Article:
An Incredible Sequel

The Incredibles 2 movie posterSome quick, spoiler-free comments on The Incredibles 2, which I had a chance to see this weekend.

The First Incredibles

The original Pixar film The Incredibles (2004) is a great favorite of mine.  My fondness for superhero stories goes way back, and The Incredibles does an irresistible job of both exemplifying and spoofing the genre.  Moreover, it’s a character-driven story, little as one might expect that from a superhero flick.  It’s got a gallery of memorable characters—not just the family, but distinctive supporting cast members like Frozone and Edna.  And they change over the course of the tale in ways that are plausible, illuminating, and heartwarming.

The Incredibles is genre-savvy enough to be both worldly-wise and innocent.  It starts with a premise that borders on the cynical:  these costumed brawlers cause so much damage that a public outcry forces them to go underground and live normal lives, in a sort of witness protection program.  There’s a note of realism there that contrasts with the usual comic-book conventions.  We see it again when the business of creating the colorful costumes itself turns out to require expertise worthy of James Bond’s Q—giving us Edna Mode as an independent contractor (and style maven).

This issue of collateral damage seems to have preoccupied superhero movies a lot in recent years.  It’s a primary plot driver in both Captain America:  Civil War (2016) and Batman v. Superman (2016).  But The Incredibles was there first, twelve years earlier.  What that says about contemporary attitudes is something at which we may want to take a closer look, another time.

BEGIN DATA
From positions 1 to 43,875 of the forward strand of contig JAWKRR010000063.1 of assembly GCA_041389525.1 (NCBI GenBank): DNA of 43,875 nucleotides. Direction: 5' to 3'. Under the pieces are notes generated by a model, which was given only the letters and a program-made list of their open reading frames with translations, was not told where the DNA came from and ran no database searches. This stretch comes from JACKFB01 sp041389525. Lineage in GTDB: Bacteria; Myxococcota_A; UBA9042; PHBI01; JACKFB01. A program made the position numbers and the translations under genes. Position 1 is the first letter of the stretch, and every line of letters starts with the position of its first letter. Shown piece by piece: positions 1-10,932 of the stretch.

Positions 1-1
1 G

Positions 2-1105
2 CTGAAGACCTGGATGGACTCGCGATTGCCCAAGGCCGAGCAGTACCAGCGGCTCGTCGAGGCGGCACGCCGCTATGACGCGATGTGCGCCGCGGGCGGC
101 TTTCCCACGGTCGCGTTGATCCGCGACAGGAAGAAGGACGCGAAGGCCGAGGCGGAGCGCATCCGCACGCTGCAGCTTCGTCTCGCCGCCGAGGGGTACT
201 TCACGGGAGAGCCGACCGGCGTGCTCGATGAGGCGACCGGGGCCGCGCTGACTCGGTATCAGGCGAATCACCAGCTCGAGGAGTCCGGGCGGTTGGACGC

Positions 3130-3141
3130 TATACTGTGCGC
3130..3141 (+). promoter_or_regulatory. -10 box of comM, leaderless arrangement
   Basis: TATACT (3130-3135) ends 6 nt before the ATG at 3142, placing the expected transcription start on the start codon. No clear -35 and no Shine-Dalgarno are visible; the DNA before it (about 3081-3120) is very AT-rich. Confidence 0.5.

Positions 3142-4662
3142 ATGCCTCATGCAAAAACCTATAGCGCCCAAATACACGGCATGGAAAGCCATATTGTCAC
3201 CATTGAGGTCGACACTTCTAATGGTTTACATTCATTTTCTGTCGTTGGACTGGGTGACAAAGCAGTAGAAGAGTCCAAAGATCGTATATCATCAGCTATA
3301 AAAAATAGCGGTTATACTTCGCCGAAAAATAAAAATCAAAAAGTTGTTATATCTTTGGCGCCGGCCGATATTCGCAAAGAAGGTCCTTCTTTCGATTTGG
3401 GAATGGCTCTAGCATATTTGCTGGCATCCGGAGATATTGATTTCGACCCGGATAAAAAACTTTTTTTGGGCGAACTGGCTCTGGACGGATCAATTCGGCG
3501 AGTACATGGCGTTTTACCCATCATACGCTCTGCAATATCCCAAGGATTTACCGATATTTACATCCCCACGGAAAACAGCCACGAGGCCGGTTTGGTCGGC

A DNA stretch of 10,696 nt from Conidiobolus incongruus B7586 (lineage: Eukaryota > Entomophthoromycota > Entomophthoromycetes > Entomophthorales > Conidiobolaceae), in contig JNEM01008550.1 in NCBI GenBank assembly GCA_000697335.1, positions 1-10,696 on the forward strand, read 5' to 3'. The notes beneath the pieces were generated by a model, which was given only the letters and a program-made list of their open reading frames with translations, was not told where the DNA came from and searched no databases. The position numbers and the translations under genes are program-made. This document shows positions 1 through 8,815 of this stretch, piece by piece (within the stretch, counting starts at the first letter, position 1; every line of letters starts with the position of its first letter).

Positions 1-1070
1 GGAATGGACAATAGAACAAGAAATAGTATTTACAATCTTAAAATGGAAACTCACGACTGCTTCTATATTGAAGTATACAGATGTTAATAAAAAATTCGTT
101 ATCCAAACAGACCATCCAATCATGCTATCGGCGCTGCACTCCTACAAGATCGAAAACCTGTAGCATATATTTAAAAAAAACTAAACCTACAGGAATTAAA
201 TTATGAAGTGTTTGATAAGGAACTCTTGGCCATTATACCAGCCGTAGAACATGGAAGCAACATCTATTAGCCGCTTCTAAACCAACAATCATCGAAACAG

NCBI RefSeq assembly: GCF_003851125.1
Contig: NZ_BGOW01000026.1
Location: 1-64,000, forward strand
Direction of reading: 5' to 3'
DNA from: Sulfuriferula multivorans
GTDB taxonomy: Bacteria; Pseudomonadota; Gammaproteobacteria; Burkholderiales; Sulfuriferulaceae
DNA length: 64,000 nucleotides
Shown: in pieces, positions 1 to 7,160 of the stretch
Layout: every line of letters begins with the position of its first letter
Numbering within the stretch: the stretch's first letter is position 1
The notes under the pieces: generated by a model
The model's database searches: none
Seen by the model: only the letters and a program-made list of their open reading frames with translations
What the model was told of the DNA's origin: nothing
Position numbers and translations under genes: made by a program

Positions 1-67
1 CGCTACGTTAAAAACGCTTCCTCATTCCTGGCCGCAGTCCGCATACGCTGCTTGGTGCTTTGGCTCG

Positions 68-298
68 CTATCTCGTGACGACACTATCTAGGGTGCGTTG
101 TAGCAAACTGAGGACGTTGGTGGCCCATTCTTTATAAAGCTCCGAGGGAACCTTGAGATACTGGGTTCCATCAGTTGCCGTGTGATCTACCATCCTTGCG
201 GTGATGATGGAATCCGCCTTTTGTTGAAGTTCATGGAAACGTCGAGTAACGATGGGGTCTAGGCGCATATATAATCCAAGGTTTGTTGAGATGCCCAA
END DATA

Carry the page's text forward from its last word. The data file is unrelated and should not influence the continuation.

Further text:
The New Incredibles

Incredibles 2, family in force fieldThe first question that arose when a sequel was announced was, where do they go from here?  Of course, superheroes are almost by definition open to continuing adventures.  And The Incredibles ended with an obvious starting point for another story:  the appearance of a new villain, the Underminer.  But at the end of the first movie, the character arcs, the development of the main characters, had all been neatly completed.  Could the director and screenwriters come up with something equally good from that starting point?

The answer was always:  if anyone could pull that off, it’d be Pixar.

I enjoyed The Incredibles 2 immensely.  I’ll have to let it settle for a while to evaluate how it stands with respect to its classic predecessor.  But the movie is a lot of fun, and it manages to carry forward a story that’s consistent with the first movie, yet departs from it enough to avoid simply repeating the original.  As we’ve seen, this a tricky business.

Despite the fourteen-year gap in realtime between the first and the second movie, the latter picks up exactly where the former leaves off, with the appearance of the Underminer.  This tunnel-drilling villain is an obvious shout-out to Marvel’s Mole Man, who was introduced in the very first issue of The Fantastic Four.